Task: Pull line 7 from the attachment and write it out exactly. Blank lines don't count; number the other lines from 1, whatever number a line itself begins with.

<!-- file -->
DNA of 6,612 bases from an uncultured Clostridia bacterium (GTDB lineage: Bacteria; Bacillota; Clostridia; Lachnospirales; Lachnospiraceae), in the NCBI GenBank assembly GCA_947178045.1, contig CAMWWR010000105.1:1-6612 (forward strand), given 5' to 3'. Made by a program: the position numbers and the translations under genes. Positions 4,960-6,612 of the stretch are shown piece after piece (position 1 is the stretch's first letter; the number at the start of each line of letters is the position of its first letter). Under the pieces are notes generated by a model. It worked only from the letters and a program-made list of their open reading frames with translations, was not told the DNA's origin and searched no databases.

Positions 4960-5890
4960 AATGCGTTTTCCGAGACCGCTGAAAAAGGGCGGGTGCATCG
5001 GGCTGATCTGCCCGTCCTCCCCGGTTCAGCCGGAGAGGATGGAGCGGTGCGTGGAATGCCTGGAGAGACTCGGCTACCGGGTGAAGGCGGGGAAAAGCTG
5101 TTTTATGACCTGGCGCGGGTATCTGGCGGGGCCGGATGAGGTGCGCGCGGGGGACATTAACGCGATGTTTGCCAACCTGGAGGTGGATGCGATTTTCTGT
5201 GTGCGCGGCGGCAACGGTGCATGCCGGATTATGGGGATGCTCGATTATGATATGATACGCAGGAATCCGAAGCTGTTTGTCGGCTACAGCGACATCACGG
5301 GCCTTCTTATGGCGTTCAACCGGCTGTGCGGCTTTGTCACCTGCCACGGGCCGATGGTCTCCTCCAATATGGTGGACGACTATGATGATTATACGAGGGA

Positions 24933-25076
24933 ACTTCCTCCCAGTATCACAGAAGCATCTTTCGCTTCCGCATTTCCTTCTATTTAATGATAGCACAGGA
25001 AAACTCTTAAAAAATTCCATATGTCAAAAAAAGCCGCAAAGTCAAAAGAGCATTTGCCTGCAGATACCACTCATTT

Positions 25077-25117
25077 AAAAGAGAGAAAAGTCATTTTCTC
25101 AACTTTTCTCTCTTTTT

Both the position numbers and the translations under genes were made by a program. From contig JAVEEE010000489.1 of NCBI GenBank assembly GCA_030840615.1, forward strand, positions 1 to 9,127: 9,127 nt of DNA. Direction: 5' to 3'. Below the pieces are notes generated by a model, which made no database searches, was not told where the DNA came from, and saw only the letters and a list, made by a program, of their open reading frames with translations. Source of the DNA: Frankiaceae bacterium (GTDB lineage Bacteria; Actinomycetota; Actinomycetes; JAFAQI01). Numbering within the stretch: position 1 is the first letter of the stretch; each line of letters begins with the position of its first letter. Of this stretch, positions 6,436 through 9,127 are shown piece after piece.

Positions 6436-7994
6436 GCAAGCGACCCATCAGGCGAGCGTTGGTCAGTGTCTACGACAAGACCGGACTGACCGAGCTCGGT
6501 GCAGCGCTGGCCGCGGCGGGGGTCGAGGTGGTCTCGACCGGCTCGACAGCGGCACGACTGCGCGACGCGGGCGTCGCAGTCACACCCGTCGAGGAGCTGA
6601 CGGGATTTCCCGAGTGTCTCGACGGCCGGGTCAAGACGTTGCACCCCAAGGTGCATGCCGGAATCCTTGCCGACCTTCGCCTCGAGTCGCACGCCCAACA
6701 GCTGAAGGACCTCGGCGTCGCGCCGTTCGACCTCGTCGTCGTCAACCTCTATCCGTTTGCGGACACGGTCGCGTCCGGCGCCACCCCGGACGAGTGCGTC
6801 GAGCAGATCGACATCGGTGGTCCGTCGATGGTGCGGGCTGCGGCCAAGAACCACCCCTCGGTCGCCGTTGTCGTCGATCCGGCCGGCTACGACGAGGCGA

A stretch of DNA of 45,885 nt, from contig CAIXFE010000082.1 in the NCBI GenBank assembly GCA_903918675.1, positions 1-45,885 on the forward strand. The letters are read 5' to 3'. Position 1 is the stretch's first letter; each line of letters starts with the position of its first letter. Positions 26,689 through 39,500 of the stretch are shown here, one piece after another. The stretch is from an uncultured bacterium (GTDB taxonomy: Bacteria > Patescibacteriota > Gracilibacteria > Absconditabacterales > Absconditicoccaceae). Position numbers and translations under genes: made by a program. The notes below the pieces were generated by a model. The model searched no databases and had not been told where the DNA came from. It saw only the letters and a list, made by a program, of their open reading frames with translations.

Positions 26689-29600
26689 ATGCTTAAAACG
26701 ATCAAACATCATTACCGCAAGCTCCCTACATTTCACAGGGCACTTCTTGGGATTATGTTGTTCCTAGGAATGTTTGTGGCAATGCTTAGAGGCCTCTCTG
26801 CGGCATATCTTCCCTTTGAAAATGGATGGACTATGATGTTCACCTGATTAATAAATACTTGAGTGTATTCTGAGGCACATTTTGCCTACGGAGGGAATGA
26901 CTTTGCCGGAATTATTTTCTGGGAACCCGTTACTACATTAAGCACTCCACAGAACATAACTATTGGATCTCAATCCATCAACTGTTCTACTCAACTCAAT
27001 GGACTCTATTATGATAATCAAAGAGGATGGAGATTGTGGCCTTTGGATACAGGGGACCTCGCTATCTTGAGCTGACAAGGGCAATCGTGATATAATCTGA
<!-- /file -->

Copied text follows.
5301 GCCTTCTTATGGCGTTCAACCGGCTGTGCGGCTTTGTCACCTGCCACGGGCCGATGGTCTCCTCCAATATGGTGGACGACTATGATGATTATACGAGGGA